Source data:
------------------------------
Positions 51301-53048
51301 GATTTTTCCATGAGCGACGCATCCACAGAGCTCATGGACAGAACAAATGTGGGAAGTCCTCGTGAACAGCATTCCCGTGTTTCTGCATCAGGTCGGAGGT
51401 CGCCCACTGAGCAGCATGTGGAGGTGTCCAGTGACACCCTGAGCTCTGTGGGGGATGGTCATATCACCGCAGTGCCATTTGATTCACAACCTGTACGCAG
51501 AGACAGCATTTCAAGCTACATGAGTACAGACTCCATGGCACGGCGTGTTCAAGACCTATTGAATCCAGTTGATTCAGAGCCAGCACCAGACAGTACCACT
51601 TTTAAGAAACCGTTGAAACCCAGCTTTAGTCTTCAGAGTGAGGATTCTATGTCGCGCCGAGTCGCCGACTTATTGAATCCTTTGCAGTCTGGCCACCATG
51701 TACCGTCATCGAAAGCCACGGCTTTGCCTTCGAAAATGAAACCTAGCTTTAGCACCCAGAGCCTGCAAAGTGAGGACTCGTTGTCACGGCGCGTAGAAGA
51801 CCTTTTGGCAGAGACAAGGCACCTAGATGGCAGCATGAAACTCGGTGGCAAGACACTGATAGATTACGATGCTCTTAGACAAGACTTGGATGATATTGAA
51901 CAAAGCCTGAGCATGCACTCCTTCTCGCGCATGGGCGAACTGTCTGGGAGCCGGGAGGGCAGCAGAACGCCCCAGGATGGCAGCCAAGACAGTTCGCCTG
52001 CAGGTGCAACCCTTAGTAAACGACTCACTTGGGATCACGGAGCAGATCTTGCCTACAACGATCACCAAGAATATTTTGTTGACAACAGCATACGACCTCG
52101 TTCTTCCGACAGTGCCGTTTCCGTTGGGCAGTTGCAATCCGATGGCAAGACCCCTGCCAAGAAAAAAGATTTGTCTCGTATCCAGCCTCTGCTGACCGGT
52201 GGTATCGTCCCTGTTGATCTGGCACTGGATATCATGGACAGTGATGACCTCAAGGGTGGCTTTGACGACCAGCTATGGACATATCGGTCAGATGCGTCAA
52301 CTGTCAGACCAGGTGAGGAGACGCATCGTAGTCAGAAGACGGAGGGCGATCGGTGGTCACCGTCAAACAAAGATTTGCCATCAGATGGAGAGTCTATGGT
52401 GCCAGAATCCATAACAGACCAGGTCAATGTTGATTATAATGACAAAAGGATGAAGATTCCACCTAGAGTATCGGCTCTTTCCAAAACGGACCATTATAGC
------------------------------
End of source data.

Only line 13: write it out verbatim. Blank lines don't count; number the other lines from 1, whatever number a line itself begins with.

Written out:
52401 GCCAGAATCCATAACAGACCAGGTCAATGTTGATTATAATGACAAAAGGATGAAGATTCCACCTAGAGTATCGGCTCTTTCCAAAACGGACCATTATAGC